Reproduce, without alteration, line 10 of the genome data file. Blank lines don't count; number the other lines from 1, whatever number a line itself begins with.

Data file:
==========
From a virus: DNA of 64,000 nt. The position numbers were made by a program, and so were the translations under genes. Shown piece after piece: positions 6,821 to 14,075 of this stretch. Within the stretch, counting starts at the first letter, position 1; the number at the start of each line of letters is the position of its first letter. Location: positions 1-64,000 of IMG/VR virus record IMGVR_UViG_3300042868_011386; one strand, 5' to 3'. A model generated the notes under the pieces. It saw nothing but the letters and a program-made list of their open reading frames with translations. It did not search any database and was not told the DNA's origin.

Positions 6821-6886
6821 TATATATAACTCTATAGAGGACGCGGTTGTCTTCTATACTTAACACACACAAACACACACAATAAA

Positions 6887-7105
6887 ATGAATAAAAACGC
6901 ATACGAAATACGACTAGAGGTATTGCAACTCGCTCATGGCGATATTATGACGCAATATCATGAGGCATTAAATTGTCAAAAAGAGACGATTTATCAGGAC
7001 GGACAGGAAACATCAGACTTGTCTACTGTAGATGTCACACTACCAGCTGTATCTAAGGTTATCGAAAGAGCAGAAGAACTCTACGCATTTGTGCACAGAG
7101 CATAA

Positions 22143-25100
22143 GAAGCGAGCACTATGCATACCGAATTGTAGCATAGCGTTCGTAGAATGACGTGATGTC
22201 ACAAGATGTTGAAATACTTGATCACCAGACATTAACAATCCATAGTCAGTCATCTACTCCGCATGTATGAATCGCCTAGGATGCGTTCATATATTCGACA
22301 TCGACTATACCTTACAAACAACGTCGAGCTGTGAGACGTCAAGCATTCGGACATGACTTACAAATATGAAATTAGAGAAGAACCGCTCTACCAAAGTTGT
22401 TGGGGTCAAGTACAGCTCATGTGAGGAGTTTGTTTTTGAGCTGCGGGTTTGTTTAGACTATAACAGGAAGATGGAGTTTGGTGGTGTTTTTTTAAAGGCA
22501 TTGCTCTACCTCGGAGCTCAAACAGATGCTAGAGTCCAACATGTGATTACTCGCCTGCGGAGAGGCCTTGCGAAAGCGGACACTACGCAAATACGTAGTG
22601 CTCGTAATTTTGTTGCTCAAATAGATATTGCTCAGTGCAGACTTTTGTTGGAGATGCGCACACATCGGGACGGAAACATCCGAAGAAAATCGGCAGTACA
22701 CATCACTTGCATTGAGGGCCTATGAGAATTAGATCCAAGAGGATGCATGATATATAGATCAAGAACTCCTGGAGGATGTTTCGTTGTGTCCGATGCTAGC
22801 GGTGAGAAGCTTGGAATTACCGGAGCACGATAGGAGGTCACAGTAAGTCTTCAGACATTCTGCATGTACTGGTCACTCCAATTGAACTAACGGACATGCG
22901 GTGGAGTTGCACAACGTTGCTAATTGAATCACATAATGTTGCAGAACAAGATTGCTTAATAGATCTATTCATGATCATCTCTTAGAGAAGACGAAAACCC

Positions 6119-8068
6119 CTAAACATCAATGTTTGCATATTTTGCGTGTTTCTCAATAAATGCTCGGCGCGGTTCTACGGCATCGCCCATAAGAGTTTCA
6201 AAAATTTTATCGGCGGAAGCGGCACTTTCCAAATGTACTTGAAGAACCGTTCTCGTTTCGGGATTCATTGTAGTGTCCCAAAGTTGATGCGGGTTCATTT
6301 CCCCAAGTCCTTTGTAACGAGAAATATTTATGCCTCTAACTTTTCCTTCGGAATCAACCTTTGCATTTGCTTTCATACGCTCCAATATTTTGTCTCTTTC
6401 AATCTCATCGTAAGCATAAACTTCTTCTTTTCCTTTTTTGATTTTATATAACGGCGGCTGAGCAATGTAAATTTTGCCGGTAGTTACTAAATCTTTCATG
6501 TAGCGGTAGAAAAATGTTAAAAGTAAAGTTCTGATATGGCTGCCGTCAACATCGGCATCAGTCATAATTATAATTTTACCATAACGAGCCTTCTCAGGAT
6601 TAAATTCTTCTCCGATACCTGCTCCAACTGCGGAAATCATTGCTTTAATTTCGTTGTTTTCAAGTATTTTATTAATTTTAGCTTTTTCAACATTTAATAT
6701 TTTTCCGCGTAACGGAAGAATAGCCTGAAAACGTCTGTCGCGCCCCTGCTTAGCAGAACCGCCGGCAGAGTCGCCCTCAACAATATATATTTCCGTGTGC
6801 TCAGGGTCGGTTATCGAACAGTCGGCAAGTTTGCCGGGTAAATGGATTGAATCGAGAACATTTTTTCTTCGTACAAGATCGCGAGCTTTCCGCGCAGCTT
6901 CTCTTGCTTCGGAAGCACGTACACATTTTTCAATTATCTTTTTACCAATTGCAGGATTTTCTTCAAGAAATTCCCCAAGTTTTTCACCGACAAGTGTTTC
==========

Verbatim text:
22143 GAAGCGAGCACTATGCATACCGAATTGTAGCATAGCGTTCGTAGAATGACGTGATGTC